Synodality: we are on this journey together


Let the dialogue begin! Within our church walls, outside our church walls, in our families, our circle of friends and among groups small and large outside of our comfort zones. We need to talk, to listen, and to discern where the Holy Spirit is leading our Church. We must dare to reach out to others who feel alienated or excluded.

This is the work of Synod 2021-2023, a universal journey of faith beginning in every diocese in the world.

This is our opportunity to take “the same path as the Word made flesh: following in his footsteps, listening to his word and the words of others, discovering with amazement that the Holy Spirit always surprises us with fresh paths and new ways of speaking,” Pope Francis “tweeted.”

Bishop Thomas Zinkula opened our Diocesan Synod 2021-2023 with Mass on Oct. 17 at Sacred Heart Cathedral in Davenport on a sun-drenched Sunday morning. That afternoon, around 85 persons gathered virtually from parishes throughout the diocese to learn the history of the synodal process, where to access resources and materials (, hear the bishop’s visions and hopes for the synodal process, and ask questions.


In essence, “synod,” means walking a path together. It echoes the early name for the Jesus movement: simply, “The Way,” as diocesan liturgist Deacon Frank Agnoli noted in a historical perspective during the opening session. The U.S. Church played an instrumental role in recovering the notion of synodality at Vatican II, he said.

The Dogmatic Constitution on the Church (Lumen Gentium) contained one of the most important affirmations of the entire council: that the Church was the people of God. That the gifts of the Holy Spirit come to the community through all the faithful. These recovered insights provided the grounding vision for a synodal church.

Pope Francis has long had a heart for a more synodal church, Deacon Agnoli said, seeing the synodal path inaugurated at Vatican II as a work in progress. Evidence of that is contained in the final document of the fifth Latin American Episcopal Conference at Aparecida in 2007. Then-Cardinal Jorge Bergoglio chaired the committee charged with drafting it. He has spoken of this path as that “which God expects of the Church of the third millennium,” Deacon Agnoli said. Synodality is so important to the Holy Father that he delayed the regularly scheduled meeting of the World Synod of Bishops from 2022 to 2023 to give the whole Church time to take part in this synodal journey.

Patrick Schmadeke, diocesan director of Evangelization, fleshed out the three pillars of Synod 2021-2023: Communion, Participation, and Mission. Communion refers to the role we all play in discerning and living out God’s call to his people. Participation is about creating a space for all to hear the Holy Spirit. Mission is evangelization. We always turn outward, witnessing to the love of God in the concrete reality of daily life, especially to those on the margins. November is a time of preparation for dialogue, with listening sessions to follow from December through February. Synodality does not end there, however. It is an ongoing process of listening and doing.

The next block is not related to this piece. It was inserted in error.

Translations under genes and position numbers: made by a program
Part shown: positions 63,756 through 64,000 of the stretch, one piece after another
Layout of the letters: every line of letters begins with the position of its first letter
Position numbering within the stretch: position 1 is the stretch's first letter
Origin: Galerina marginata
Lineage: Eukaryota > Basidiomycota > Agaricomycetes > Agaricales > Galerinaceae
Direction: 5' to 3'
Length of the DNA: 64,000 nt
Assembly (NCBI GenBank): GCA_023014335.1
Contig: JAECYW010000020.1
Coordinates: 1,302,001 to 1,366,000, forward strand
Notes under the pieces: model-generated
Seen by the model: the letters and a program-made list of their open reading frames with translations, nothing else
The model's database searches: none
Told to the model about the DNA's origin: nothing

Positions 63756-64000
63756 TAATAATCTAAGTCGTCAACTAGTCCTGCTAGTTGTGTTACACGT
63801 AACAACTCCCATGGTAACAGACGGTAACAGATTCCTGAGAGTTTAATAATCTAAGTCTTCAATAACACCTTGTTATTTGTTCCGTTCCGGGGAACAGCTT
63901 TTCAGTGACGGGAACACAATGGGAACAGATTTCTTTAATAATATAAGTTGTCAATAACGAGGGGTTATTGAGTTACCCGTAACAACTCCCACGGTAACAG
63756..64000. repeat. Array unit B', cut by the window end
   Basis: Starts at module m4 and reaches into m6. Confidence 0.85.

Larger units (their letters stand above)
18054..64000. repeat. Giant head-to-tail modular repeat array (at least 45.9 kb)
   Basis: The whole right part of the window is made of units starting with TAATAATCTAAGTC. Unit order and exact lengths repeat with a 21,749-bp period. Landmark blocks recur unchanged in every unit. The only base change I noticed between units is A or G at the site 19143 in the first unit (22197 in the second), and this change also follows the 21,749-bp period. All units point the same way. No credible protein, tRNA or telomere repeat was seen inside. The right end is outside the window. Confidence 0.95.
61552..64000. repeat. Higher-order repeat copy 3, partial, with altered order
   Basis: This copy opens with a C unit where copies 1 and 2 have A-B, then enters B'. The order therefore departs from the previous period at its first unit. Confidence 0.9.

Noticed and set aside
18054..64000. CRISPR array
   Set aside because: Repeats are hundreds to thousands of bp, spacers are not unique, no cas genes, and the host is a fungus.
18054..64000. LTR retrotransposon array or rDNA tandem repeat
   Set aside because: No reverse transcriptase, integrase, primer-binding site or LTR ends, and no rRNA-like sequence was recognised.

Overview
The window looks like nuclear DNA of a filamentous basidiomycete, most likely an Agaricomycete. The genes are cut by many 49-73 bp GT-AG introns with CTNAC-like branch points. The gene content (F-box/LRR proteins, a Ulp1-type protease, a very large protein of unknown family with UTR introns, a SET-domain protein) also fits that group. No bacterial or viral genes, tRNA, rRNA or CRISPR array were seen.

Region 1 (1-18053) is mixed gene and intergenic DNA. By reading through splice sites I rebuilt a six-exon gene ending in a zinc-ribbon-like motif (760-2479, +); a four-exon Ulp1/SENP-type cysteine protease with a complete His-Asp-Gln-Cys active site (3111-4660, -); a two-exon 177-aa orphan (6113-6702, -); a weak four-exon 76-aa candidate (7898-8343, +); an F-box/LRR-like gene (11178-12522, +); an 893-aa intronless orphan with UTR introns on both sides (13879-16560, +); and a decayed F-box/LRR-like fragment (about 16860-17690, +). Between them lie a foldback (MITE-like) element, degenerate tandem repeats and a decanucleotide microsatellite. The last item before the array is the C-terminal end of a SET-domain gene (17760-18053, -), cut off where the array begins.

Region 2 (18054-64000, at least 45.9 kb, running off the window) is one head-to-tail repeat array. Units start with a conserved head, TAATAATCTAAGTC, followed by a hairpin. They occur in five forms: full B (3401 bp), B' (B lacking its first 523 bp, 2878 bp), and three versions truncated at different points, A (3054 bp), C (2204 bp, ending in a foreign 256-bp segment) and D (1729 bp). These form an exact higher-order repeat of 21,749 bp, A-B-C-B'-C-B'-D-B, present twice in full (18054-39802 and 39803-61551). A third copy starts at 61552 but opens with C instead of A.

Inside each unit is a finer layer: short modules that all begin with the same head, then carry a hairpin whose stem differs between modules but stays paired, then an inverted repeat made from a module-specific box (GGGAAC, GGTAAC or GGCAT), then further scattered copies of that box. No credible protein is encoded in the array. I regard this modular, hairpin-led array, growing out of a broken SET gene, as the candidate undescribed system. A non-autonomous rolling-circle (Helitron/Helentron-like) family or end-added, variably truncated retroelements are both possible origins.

The “Vademecum,” or Vatican handbook on Synod 2021-2023, offers suggestions about groups that could lead the synodal process and groups who are to be listened to. In our diocese, leaders of listening range from pastoral councils, Catholic schools, religious congregations, charitable organizations and campus ministry to Catholic charitable organizations, communities representing people with disabilities and social justice groups.

Through the synodal process we are also called to go beyond the boundaries of the Catholic Church. We need to listen humbly to other Christians, with whom we share a common baptism. We also need to listen to Jews, Muslims, Hindus and other religious persons as well as atheists, agnostics and persons of no faith. Community college students, the elderly and homebound. Youths in religious education, Catholic schools, homeschools and group homes. Healthcare workers and first responders; immigrants; business owners, including minority business owners; persons with disabilities; people living in poverty; adult and youth inmates, among others.

We listen humbly to one another to help us to recognize the Holy Spirit in our midst, present and active in the lives of our brothers and sisters in Christ. We need to ask ourselves, “How do I experience the Holy Spirit in my life? How do I see the Holy Spirit active in the lives of others?” Expect the work of dialogue to be messy at times because we are, after all, imperfect human beings striving to be more like Christ.

We must be willing to change our opinions based on what we have heard from others. We are called to overcome attitudes of complacency and comfort that lead us to make decisions based on how things were done in the past. As Pope Francis reminds us, we are all in the same boat. This a journey we take together, at the service of one another.

Let the dialogue begin, even now, in our homes and among the people with whom we interact on a daily basis. Call it preparation for far-reaching encounters with our fellow sojourners on this journey called life. We’ll keep you posted with Diocesan Synod 2021-2023 developments along the way.

Barb Arland-Fye, Editor

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